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Urban Design

MA or PGDip or PGCert

Key facts


Start dates

September 2021 / September 2022

Location

Headington

Course length

Full time: MA: 12 months, PGDip: 8 months, PGCert: 4 months. The full-time route is delivered 2 days per week.

Part time: MA: 24 months, PGDip: 20 months, PGCert: 8 month. The part-time route is delivered 1 day per week.

Accreditation(s)

Accredited by the Royal Institution of Chartered Surveyors (RICS), and by the Royal Town Planning Institute (RTPI) when combined with the PGDip in Spatial Planning.

  • Royal Institution of Chartered Surveyors
  • The Royal Town Planning Institute

Overview


Our Urban Design MA brings together theory and design practice to develop your urban design skills.

Urban Design applies to worldwide locations facing contemporary global issues. It combines the form production processes of place and socio-economic drivers that shape the urban realm. And links theory, practice and the urban experience. 

You'll be part of an international cohort of students from planning, architecture, landscape architecture and other backgrounds. You will work in design studios with support from professional practitioners and research tutors.

The urban design skills you develop apply to a spectrum of locations and issues and you will be able to create liveable places for tomorrow. You'll also engage with contemporary and future urban issues such as:

  • intensification and population growth
  • climate change
  • cultural design context 
  • biodiversity and landscape urbanism
  • affordable housing
  • urban public realm in the digital age.

On graduating you will be employable in professions in a range of fields related to the growth and liveability of cities.

Student using specialist computer software

How to apply


Entry requirements

Specific entry requirements

The course is open to applicants who hold a 2.1 undergraduate honours degree (or international equivalent) in a related design & planning discipline.

We will actively consider applications from candidates with lower degrees or an alternative subject, who can provide a suitable portfolio and/or evidence relevant work experience.

Mid-career professional candidates with practice experience are also encouraged to apply.

Please also see the University's general entry requirements.

English language requirements

If your first language is not English you will require a minimum IELTS score of 6.0 overall with 6.0 in all components.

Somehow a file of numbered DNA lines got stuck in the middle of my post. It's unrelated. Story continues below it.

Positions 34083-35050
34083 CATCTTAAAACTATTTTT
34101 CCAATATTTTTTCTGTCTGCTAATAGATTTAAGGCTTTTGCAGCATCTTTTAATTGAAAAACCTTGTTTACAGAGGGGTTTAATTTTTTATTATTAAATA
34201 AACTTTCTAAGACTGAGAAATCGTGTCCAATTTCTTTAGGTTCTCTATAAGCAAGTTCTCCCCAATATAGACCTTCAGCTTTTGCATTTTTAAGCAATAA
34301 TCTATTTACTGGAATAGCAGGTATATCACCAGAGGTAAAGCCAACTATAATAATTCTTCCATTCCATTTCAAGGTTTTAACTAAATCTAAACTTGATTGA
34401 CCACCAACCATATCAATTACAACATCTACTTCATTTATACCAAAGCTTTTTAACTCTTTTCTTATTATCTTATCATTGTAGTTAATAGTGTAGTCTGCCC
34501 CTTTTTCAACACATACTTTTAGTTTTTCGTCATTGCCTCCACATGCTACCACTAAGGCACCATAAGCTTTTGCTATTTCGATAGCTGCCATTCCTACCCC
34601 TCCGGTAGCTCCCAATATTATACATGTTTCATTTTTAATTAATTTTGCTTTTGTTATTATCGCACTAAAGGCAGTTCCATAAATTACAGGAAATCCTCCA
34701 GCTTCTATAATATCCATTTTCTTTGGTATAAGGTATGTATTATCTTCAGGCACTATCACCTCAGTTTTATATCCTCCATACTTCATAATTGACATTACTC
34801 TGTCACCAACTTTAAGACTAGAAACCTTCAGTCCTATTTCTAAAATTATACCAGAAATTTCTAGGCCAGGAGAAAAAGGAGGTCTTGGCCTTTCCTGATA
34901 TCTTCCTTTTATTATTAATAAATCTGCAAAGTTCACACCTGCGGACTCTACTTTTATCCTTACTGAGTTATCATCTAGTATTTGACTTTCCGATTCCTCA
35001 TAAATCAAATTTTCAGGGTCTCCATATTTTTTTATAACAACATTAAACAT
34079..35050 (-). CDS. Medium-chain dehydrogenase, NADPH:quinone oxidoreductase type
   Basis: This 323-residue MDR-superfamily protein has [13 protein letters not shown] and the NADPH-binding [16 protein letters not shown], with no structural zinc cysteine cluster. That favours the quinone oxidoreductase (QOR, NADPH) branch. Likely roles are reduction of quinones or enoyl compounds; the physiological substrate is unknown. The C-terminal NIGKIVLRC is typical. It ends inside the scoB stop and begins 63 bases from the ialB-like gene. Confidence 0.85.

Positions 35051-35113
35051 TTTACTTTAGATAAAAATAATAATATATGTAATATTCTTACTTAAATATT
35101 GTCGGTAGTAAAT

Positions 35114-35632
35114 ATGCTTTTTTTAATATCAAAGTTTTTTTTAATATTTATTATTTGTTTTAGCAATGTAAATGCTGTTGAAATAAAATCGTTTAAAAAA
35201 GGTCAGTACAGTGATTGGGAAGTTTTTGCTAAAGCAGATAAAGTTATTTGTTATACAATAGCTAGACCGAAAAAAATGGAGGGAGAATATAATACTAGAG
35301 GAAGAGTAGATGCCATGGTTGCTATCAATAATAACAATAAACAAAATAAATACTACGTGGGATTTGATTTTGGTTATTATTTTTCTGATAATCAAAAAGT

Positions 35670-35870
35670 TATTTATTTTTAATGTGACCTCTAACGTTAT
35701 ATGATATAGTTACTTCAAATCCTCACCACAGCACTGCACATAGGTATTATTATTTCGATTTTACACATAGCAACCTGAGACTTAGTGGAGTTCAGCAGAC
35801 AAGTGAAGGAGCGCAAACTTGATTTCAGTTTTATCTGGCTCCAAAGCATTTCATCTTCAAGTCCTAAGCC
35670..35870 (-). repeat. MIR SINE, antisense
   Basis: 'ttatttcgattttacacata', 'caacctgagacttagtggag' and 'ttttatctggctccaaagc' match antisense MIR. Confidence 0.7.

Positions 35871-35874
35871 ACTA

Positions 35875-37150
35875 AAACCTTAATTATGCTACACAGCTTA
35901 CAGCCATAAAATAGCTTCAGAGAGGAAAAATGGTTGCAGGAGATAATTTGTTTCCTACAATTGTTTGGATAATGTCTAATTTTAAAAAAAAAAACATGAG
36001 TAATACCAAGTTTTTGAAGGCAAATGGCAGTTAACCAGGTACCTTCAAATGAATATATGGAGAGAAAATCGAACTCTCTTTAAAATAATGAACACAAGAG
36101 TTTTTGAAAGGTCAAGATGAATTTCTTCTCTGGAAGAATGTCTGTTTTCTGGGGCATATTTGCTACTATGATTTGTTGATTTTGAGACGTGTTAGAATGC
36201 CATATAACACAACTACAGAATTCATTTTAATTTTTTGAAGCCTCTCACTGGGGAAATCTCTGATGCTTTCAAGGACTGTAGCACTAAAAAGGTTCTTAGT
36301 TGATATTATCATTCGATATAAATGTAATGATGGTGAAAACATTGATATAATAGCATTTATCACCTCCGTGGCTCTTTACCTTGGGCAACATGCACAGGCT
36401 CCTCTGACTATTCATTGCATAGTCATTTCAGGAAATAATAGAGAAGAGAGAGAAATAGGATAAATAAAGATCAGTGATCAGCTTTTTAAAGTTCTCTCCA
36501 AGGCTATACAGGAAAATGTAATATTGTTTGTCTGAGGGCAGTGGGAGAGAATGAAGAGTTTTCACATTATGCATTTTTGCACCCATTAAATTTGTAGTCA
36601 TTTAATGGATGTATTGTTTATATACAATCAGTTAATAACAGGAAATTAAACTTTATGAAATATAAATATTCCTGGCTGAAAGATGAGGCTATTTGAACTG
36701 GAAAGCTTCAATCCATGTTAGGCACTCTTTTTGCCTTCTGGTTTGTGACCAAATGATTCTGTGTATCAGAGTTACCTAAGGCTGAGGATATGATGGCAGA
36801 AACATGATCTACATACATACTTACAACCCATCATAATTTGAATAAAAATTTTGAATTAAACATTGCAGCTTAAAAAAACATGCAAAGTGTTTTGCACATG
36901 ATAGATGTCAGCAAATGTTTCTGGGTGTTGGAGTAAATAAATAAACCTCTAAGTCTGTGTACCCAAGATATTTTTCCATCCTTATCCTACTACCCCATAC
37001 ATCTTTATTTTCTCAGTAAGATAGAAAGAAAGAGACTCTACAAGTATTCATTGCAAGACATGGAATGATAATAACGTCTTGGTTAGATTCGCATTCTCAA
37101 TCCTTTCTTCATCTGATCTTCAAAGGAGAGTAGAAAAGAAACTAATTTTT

OR

An equivalent English language qualification acceptable to the University.

Please also see the University's standard English language requirements.

International qualifications and equivalences

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English requirements for visas

If you need a student visa to enter the UK you will need to meet the UK Visas and Immigration minimum language requirements as well as the University's requirements. Find out more about English language requirements.

Pathways courses for international and EU students

We offer a range of courses to help you meet the entry requirements for your postgraduate course and also familiarise you with university life in the UK.

Take a Pre-Master's course to develop your subject knowledge, study skills and academic language level in preparation for your master's course.

If you need to improve your English language, we offer pre-sessional English language courses to help you meet the English language requirements of your chosen master’s course.

Terms and Conditions of Enrolment

When you accept our offer, you agree to the Terms and Conditions of Enrolment. You should therefore read those conditions before accepting the offer.

Application process

We advise applying in advance to secure places, and allow sufficient time for applications to be reviewed.

There is no formal application deadline (recruitment closes when teaching capacity is reached). 

Applicants should also factor any time needed to meet offer conditions, arrange accommodation, and obtain a UK Tier 4 visa (if applicable).

Apply now

Tuition fees


Please see the fees note
Home/EU full time
£8,000 (Masters); £6,500 (Diploma); £4,000 (Certificate)

Home/EU part time
£890 per single module

International full time
£14,700

Home (UK) full time
£8,200 (Masters); £6,700 (Diploma); £4,100 (Certificate)

Home (UK) part time
£915 per single module

International / EU full time
£15,500

Questions about fees?

Contact Student Finance on:

Tuition fees


2020 / 21
Home/EU full time
£8,000 (Masters); £6,500 (Diploma); £4,000 (Certificate)

Home/EU part time
£890 per single module

International full time
£14,700

2021 / 22
Home (UK) full time
£8,200 (Masters); £6,700 (Diploma); £4,100 (Certificate)

Home (UK) part time
£915 per single module

International / EU full time
£15,500

Questions about fees?

Contact Student Finance on:
+44 (0)1865 483088

Fees quoted are for the first year only. If you are studying a course that lasts longer than one year your fees will increase each year.

Financial support and scholarships

For general sources of financial support, see our Fees and funding pages.

Additional costs

Please be aware that some courses will involve some additional costs that are not covered by your fees. Specific additional costs for this course, if any, are detailed below.

Please note that whilst we try to keep costs to a minimum, you will be required to pay for materials and printing associated with course work. These should amount to no more than £150 over the programme.

No specific equipment is required, although a reasonable laptop may be useful to undertake assignments off campus.

The published course and module descriptions were accurate when first published and remain the basis of the course, but the University has had to modify some course and module content in response to government restrictions and social distancing requirements. In the event of changes made to the government advice and social distancing rules by national or local government, the University may need to make further alterations to the published course content. Detailed information on the changes will be sent to every student on confirmation in August to ensure you have all the information before you come to Oxford Brookes.

Learning and assessment


The course's teaching and learning methods are chosen to help develop the student’s capacities as a reflective practitioner. As a result, they are concerned with both the practice of urban design and the processes of reflection on this. We believe that the practice of urban design is best learned through project work and this forms the central emphasis of our teaching and learning strategy. Through live projects you will study design sites from across the world, meaning you’ll have the opportunity to learn how processes operate in practice across a variety of contexts.